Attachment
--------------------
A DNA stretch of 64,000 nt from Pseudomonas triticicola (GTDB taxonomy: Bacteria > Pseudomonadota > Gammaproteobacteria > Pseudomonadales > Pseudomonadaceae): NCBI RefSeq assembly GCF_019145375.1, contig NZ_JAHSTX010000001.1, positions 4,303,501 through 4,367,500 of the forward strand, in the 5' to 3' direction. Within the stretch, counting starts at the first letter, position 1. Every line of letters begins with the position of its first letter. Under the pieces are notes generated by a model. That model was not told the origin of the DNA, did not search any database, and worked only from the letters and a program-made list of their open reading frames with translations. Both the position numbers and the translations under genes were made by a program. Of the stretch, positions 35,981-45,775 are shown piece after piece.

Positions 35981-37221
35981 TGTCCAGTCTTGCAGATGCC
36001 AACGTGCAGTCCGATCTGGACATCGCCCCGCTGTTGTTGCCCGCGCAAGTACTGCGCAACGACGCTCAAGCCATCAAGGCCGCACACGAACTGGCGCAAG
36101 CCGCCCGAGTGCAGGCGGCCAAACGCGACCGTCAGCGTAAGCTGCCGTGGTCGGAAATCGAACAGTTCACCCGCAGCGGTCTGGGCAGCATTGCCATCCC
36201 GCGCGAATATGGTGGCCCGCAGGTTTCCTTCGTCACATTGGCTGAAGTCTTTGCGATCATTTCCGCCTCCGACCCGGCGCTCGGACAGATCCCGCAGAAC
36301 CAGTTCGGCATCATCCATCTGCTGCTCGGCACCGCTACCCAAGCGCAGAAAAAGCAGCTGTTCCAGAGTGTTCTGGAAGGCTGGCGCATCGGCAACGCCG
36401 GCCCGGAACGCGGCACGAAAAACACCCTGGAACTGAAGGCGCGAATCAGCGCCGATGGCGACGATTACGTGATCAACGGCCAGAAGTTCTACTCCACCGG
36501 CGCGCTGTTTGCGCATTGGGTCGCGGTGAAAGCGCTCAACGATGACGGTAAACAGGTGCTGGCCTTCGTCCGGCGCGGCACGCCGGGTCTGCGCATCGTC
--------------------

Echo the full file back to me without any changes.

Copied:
A DNA stretch of 64,000 nt from Pseudomonas triticicola (GTDB taxonomy: Bacteria > Pseudomonadota > Gammaproteobacteria > Pseudomonadales > Pseudomonadaceae): NCBI RefSeq assembly GCF_019145375.1, contig NZ_JAHSTX010000001.1, positions 4,303,501 through 4,367,500 of the forward strand, in the 5' to 3' direction. Within the stretch, counting starts at the first letter, position 1. Every line of letters begins with the position of its first letter. Under the pieces are notes generated by a model. That model was not told the origin of the DNA, did not search any database, and worked only from the letters and a program-made list of their open reading frames with translations. Both the position numbers and the translations under genes were made by a program. Of the stretch, positions 35,981-45,775 are shown piece after piece.

Positions 35981-37221
35981 TGTCCAGTCTTGCAGATGCC
36001 AACGTGCAGTCCGATCTGGACATCGCCCCGCTGTTGTTGCCCGCGCAAGTACTGCGCAACGACGCTCAAGCCATCAAGGCCGCACACGAACTGGCGCAAG
36101 CCGCCCGAGTGCAGGCGGCCAAACGCGACCGTCAGCGTAAGCTGCCGTGGTCGGAAATCGAACAGTTCACCCGCAGCGGTCTGGGCAGCATTGCCATCCC
36201 GCGCGAATATGGTGGCCCGCAGGTTTCCTTCGTCACATTGGCTGAAGTCTTTGCGATCATTTCCGCCTCCGACCCGGCGCTCGGACAGATCCCGCAGAAC
36301 CAGTTCGGCATCATCCATCTGCTGCTCGGCACCGCTACCCAAGCGCAGAAAAAGCAGCTGTTCCAGAGTGTTCTGGAAGGCTGGCGCATCGGCAACGCCG
36401 GCCCGGAACGCGGCACGAAAAACACCCTGGAACTGAAGGCGCGAATCAGCGCCGATGGCGACGATTACGTGATCAACGGCCAGAAGTTCTACTCCACCGG
36501 CGCGCTGTTTGCGCATTGGGTCGCGGTGAAAGCGCTCAACGATGACGGTAAACAGGTGCTGGCCTTCGTCCGGCGCGGCACGCCGGGTCTGCGCATCGTC